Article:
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BRIAN KIERAN
BRIAN KIERAN

President-elect Donald Trump has promised to cut all federal funding to sanctuary cities in his first 100 days in office. A “sanctuary city” is a city in the United States which has adopted a policy of shielding undocumented immigrants by not prosecuting them solely because they violated immigration laws whenever they have an encounter with government or the criminal justice system.

That protection encourages undocumented people to cooperate with law enforcement and become engaged in the society that they hope one day will accept them. It generally makes them better members of society and protects them from people who prey on them due to their vulnerable status.

Municipal governments have labeled themselves “sanctuary cities” since the 1980s when L.A. prohibited police officers from inquiring about the immigration status of arrested defendants.

There are more than 35 sanctuary cities in the U.S. including New York. Crimes committed by undocumented immigrants pushed the “sanctuary city” issue onto the national stage and Mr. Trump owes his election success, in part, to support given due to his promises to deport undocumented immigrants and to build a wall on the border with Mexico.

A desire to punish a group may be an understandable reflexive reaction when individuals commit horrible crimes but deporting responsible and good people whose only crime is entering or remaining here will not prevent violent crimes from being committed.

The Illegal Immigration Reform and Immigrant Responsibility Act of 1996 addressed the relationship between the federal government and local governments. Minor crimes, such as shoplifting, became grounds for possible deportation.

On June 16, 2007, the House of Representatives passed an amendment to a Homeland Security spending bill that would withhold federal emergency services funds from so-called “sanctuary cities.” Fifty Democrats joined the Republican representatives in support of the amendment. The amendment would have to pass in Senate to become effective.  The “sanctuary city” was a response to these laws.

President-elect Donald Trump will be the president of the United States in a little over a month and if the citizens of the United States want to say something about possible mass deportation, then the time to act and speak up is upon us. Since the presidential election, local officials in 18 major “sanctuary cities” have renewed a commitment to limit cooperation with federal immigration officials.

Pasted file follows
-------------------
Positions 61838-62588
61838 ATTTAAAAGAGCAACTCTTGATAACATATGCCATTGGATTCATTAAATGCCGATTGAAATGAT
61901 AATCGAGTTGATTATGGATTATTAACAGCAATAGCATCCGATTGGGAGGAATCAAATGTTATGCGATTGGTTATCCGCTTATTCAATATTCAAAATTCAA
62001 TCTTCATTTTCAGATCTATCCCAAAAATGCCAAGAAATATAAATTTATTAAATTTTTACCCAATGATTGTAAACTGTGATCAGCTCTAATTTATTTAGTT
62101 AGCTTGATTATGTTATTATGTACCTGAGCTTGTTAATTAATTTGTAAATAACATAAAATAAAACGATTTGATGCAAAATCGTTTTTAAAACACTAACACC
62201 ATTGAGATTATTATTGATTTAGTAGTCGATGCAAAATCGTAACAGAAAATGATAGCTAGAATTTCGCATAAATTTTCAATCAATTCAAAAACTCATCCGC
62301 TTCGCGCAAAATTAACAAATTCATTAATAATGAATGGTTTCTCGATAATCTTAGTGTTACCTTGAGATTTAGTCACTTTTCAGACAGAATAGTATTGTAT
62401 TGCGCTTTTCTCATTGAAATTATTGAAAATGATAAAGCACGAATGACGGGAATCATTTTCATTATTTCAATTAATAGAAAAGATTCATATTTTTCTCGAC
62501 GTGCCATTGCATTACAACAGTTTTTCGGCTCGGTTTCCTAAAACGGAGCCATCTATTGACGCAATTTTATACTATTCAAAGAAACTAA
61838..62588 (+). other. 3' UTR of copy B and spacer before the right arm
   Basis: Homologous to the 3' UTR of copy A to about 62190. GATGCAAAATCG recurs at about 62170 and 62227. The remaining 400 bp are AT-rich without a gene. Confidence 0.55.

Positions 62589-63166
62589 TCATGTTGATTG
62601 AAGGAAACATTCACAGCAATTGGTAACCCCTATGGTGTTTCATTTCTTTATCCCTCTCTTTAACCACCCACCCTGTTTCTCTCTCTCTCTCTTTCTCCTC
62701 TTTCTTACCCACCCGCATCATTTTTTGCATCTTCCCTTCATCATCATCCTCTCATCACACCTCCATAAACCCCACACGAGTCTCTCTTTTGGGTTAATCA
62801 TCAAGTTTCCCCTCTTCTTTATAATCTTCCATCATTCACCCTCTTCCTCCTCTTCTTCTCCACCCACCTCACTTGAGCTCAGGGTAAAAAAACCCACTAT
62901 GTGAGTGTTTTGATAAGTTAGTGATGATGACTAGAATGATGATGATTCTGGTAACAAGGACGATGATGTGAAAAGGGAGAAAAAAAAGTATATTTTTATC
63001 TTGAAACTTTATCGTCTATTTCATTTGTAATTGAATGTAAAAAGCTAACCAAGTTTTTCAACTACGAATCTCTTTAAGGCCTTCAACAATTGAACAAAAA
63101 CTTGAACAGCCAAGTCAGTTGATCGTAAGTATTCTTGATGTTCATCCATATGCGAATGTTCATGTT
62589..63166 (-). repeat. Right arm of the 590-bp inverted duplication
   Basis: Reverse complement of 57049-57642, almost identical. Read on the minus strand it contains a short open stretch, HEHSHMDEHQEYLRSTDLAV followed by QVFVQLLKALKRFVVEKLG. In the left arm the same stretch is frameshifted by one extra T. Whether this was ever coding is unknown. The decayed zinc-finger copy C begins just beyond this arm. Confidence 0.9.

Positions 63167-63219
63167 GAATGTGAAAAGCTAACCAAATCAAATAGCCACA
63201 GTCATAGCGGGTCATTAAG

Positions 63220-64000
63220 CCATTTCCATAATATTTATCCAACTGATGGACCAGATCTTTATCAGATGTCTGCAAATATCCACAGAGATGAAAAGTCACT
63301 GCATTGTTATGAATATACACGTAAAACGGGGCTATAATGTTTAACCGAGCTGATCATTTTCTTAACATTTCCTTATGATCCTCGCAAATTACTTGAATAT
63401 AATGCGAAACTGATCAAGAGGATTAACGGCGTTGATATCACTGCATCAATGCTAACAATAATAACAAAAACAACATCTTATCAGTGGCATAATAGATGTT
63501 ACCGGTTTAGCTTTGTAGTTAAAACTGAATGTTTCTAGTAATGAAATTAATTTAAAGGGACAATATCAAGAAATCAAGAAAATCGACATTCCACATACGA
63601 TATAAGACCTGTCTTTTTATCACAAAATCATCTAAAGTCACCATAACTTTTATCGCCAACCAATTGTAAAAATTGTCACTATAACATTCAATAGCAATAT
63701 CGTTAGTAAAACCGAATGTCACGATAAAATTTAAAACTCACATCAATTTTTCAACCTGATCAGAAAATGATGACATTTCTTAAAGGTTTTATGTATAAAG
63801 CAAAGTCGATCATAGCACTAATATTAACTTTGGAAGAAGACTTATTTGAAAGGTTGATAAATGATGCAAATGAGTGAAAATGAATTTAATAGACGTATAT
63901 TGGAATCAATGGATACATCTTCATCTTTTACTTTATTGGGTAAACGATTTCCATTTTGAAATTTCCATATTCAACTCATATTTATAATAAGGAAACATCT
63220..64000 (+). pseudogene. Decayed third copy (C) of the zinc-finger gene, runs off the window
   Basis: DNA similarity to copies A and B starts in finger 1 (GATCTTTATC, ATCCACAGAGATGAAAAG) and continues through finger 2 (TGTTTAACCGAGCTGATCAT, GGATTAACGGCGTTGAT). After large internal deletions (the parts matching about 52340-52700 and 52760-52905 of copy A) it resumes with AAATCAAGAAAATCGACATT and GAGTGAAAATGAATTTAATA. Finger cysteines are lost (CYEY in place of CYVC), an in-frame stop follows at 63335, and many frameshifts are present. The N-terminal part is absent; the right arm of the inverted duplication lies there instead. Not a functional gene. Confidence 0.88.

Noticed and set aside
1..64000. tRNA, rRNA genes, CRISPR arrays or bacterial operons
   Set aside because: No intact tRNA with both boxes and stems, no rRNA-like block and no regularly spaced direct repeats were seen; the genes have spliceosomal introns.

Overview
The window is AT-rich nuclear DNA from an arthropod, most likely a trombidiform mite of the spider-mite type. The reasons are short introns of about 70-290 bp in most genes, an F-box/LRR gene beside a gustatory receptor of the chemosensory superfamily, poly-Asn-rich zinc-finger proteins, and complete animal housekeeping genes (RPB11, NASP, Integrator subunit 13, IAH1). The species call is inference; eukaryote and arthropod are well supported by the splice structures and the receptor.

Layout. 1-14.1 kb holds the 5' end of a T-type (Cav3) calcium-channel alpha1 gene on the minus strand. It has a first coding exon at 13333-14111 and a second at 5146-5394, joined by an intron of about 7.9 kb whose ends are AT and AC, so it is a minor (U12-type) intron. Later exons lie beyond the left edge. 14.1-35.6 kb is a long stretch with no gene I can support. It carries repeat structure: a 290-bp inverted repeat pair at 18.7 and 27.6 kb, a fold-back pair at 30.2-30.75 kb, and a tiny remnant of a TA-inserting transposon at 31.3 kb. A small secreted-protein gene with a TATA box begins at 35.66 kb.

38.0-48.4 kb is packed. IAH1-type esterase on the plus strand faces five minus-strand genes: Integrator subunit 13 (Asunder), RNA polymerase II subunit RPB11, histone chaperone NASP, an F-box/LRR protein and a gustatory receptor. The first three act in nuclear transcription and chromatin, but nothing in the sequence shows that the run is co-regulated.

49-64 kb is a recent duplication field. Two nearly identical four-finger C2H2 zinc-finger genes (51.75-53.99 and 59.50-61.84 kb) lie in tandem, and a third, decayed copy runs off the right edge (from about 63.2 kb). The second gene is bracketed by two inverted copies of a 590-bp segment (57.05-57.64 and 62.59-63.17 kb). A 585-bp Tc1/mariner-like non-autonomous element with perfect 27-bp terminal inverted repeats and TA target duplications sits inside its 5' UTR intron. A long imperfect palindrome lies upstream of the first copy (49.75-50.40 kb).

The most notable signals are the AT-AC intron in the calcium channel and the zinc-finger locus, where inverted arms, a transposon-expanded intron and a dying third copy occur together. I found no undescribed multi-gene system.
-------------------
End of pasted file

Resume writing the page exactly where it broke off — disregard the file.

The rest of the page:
Critics of “sanctuary cities,” like Mr. Trump, say these policies run contrary to federal immigration law and risk releasing criminals onto the streets. The term “sanctuary city” has become a political football with people on both sides of the argument losing sight of what is most important.

If we have millions of undocumented immigrants who lead law-abiding lives and have contributed to this nation significantly and whose children are citizens, do we want to spend billions of dollars punishing them just to deport the hundreds or thousands of bad apples in the group? This nation was built on the sweat, blood and tears of immigrants, and we should be mindful of our history.

Mr. Trump’s promise to end local “home rule” resistance to draconian federal immigration policy by cutting off federal funding to a “sanctuary city” flies in the face of conservative government with less central power and more local empowerment. The threat is to nine percent of the city budget, or over $7 billion. The threat is wrong and Mr. Trump should reconsider it.

Mayor de Blasio said, “We are not going to sacrifice a half million people who live among us, who are part of our community. We are not going to tear families apart.” However, it will be hard to resist if the Republican House and Senate cooperate with a Trump initiative to punish urban areas that did not generally support the successful candidate.

City Council Member Carlos Menchaca (Sunset Park) marched to Trump Tower with community leaders and elected officials to deliver to Mr. Trump the Council’s “Sanctuary City” Resolution personally.

The new legislation calls on the federal government to respect the state and city protections that it chooses to provide to residents. “The passage of this resolution affirming that New York City will remain a ‘sanctuary city’ is an essential pledge to protect our immigrant families” according to the New York Immigration Coalition.

If New York City wants to ensure that city services are available to all residents regardless of immigration status, then it should be able to do it. It is impossible for society to provide services to people in need while attempting to document and simultaneously trying to remove them from society.

Mr. Trump should consider his options and remember that the president, not the campaign rhetoric, will decide this issue and other important questions that come up over the next four years.

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